Management “failed to anticpate the number of years?” Is that a joke? It’s a disruptive tech. The old method was a MISERABLE FAILURE – even higher costs, product failures, etc. etc. etc. The company burned through a hundred mill – minimum – of initial shareholder money on the IPO and much of it on their own self-interests to the extent they could not keep an auditor in place! They have actually accomplished more – and validated and cultured alliances – with companies that they had merely – at most – initiated prior. Does “watts” really think Materion and Engel would have continued their relationship with old management? “Watts” needs to give it a break.

    As for “losing” old scientists – they have cultivated MORE through CIP (Crucible Intellectual Property), which is a joint venture IP entity owned 100% by Liquidmetal with the large majority of the R&D and legal fees paid by – yes, you guessed it – APPLE! But I’m sure “watts” thinks the Apple scientists like Steve Zadesky are a joke. Yeah, tell that to Tim Cook as Cook made Zadesky (a former Ford engineer and the principal engineer on the iphone project from inception) in charge of Apple’s auto initiative.

    When I think of watts, I don’t bother to take the time to think. This company could end up being a failure, but certainly no worse than what it was and watts actually approved of all those deals on first blush, only to realize he didn’t read enough and was dead WRONG! Shocking.

  3. LQMT Unknown on

    Paul, your “source” is off-base and has as much knowledge of what is going on in this company as someone who extols all of the benefits and none of the negatives. Your source cheered the benefits of that Visser Precision deal before ripping it, and management, when it crashed. As anyone knows, a disruptive tech is a very hard sell, but previous management were about as untrustworthy as you can get, but many (not all) only saw dollar signs instead of investigating their negative history and greed prevailed. And add on top of all that, attacks on a management team exercising heavy control of ownership and all an “investor” is doing is crushing their own investment. There is so much off-base with that source, it’s sad.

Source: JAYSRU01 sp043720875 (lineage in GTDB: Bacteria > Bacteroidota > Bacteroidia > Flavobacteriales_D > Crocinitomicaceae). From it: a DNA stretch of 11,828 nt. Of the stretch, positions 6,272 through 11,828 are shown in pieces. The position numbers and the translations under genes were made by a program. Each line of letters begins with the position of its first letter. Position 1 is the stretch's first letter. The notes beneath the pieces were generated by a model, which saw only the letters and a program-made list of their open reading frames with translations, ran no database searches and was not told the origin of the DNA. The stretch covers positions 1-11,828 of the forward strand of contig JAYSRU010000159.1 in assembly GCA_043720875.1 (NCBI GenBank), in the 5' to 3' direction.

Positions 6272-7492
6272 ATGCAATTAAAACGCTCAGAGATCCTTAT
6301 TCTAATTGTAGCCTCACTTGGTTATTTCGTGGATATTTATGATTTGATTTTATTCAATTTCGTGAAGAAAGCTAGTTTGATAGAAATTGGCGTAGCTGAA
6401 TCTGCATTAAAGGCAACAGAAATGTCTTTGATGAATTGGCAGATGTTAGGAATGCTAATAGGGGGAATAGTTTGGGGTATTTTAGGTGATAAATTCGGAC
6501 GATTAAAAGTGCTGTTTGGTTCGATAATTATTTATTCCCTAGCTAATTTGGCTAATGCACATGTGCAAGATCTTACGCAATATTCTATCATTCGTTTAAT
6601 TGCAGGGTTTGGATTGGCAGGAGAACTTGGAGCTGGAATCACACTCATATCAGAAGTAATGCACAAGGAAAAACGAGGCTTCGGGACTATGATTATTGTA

4. So the 1 million dollar raise that old Tommy gave himself would probably be enough to prototype 10 parts for GM or Ford, call up a VP and invite them to the RSM to see them being produced.

    But, seems like the insiders are fat and happy living the high life off of shareholders. They’re getting rich anyway so why be in a hurry to get serious production going? Then they just might have to earn their huge compensation.

  5. Non-disclosed on

    That’s EXACTLY what they said about GTAT! Problem is … That’s FAR from all they needed! They also needed:

    o integrity
    o intelligence
    o LOTS of hard work and sweat
    o aggressive, cost conscious mgmt
    o heavily vested operational team
    o yada, yada, yada …

    Thus the complete and utter failure to perform. Thus the impossibility of AAPL repeating the mistake with LQMT.

    This WILL NOT happen (ok, 99.95% unlikely). If AAPL needs LQMT to step up (for some as yet undefined reason or purpose), they will buy them or, much more likely, shepherd a sale to one of their preferred operation and manufacturing partners. You know, someone who can EXECUTE.

  6. Got the idea that LQMT technology is good for Apple in the sense that is difficult to copy, as soon as Apple is using liquid metal in their products I’m long for the stock. Got the impression that 20M for Apple should be peanuts. As an investor it’s frustrating that no one talks more in detail about the possibilities of those alloys and some foundation to argument its disruptiviness , best regards

  7. If anyone wants to know what Watts feels about LQMT check out i-hub mssg # 5485 & #5435.

    We’ve all been positive and negative about lqmt. Why would he be any different?